18 December was the occasion to celebrate The International Migrants Day [fr]. During the current global financial crisis, immigration from developing countries has been blamed by several political parties as the source of unemployment in their countries. Even though there hasn't been a single study, so far, that has proved that immigration has had in fact a meaningful role in the employment crisis, this belief remains strongly anchored in the minds of many.
Another phenomenon is also strongly anchored in the fabric of many developed societies: the increase in frequency of humanitarian campaigns around the holiday season.
Indeed, at every year's end in the more developed countries, one can observe campaigns that encourage their citizens to make donations to fight poverty in distant, less fortunate countries.
In addition to the recurring images of extreme poverty around the holidays (also referred to as “poverty porn” in the development sector whenever pictures of poor people are excessively exploited by charities), there are some worrying statistics: 1.4 billion people live with less than $1.25 a day. Despite some undeniable economic progress in many African nations, social inequality is still even more striking on the African continent.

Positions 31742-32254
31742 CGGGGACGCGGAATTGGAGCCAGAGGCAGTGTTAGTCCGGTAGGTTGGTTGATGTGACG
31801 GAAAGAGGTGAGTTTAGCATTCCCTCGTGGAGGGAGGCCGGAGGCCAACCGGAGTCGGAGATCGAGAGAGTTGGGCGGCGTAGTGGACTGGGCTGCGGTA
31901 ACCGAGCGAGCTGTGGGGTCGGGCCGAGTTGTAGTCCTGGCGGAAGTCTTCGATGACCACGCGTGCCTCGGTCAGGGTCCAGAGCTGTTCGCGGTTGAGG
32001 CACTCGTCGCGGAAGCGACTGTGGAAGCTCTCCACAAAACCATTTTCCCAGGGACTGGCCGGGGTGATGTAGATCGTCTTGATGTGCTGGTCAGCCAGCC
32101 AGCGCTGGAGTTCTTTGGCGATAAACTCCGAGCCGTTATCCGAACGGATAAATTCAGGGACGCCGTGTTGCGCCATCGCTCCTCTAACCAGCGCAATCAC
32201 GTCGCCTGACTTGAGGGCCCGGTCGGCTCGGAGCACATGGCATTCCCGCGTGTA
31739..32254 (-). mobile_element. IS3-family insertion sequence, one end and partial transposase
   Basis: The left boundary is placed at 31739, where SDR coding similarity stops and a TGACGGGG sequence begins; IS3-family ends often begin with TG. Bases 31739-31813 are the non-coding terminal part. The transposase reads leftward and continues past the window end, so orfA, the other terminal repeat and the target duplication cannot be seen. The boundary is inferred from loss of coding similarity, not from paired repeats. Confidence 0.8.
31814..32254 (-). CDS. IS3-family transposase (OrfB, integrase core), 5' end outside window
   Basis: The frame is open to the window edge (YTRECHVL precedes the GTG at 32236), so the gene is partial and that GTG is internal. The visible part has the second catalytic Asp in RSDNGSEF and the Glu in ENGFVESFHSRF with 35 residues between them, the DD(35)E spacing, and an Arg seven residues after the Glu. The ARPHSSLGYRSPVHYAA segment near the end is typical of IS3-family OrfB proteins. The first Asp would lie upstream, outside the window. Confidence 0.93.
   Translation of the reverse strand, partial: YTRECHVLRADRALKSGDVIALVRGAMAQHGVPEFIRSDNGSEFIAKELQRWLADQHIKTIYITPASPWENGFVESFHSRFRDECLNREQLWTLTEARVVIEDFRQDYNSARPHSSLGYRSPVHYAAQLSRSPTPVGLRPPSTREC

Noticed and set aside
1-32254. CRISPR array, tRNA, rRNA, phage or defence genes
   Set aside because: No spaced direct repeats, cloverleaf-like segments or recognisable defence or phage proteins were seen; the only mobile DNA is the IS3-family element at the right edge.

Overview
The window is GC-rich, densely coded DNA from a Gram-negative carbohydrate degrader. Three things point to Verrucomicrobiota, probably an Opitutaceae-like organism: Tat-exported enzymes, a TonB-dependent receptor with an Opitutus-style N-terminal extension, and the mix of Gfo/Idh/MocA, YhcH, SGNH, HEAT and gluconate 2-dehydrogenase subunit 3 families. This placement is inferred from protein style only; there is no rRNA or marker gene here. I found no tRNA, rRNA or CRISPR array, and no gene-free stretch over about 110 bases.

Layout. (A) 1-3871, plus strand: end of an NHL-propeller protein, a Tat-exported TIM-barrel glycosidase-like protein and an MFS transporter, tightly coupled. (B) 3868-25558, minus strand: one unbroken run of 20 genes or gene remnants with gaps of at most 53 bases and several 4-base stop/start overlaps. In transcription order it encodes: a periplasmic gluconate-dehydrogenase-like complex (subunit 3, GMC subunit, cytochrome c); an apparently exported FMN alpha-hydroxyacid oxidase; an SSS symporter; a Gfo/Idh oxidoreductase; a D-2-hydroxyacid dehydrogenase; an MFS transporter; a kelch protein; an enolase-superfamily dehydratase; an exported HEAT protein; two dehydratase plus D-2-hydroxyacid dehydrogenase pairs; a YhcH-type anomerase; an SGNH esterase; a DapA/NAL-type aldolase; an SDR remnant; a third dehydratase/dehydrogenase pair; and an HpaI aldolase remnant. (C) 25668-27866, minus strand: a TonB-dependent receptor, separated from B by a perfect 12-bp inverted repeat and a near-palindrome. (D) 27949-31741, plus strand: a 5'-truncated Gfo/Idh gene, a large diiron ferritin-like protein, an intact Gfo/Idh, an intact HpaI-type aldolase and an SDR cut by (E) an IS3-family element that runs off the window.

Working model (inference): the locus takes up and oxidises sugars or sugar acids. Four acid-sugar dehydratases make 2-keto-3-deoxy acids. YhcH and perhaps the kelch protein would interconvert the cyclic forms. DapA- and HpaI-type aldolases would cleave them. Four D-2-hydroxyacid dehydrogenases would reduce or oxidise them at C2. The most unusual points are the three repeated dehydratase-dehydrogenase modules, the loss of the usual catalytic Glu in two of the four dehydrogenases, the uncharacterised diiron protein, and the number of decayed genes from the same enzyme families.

Economists also project that 1/3 of the poor in the world will reside on the African continent by 2015. In fact, economic hardship is one of the key factors mentioned by the 700 million people worldwide who are eager to leave their countries of origin.
It often seems that the least developed countries just cannot escape the scourge of poverty, apparently powerless against the magnitude of the task at hand. Moreover, these countries are often reminded of their inability to meet the needs of the population without international support. Although international aid is a consequence of urgent crises, this situation is often felt as a recurring affront to national pride.
Various experts postulate, however, that extreme poverty isn't inevitable. The most radical solution to drastically reducing global poverty would be, for many economic experts, opening the borders between countries and allowing workers to migrate where labor is most needed.
To this effect, Bagaric writes::
Sending resources to impoverished places has merit. But it is a slow and fickle way of enhancing well-being. Instead, we directly pursue this aim by freeing up the flow of people so they can travel to where the goods are. [..] The starvation crisis is simply one of food distribution, not shortage. The best way to ameliorate Third World poverty is by massively increasing migration to the West. Left to their own devices many people would gravitate to life-sustaining resources, leading to a rough equilibrium between the world's resources and its population.
Lant Pritchett explains this notion in details in his book: Let Their People Come: Breaking the Policy Deadlock on International Labor Mobility. He quotes the results of a study claiming that:
Eliminating the planet’s remaining trade barriers would increase global GDP by around $US100 billion.
Eliminating immigration barriers, by comparison, would as much as double world income: that is, increase global GDP by $US60 trillion.
This added wealth would be shared, but the overwhelming beneficiaries would be people who now live in poor countries.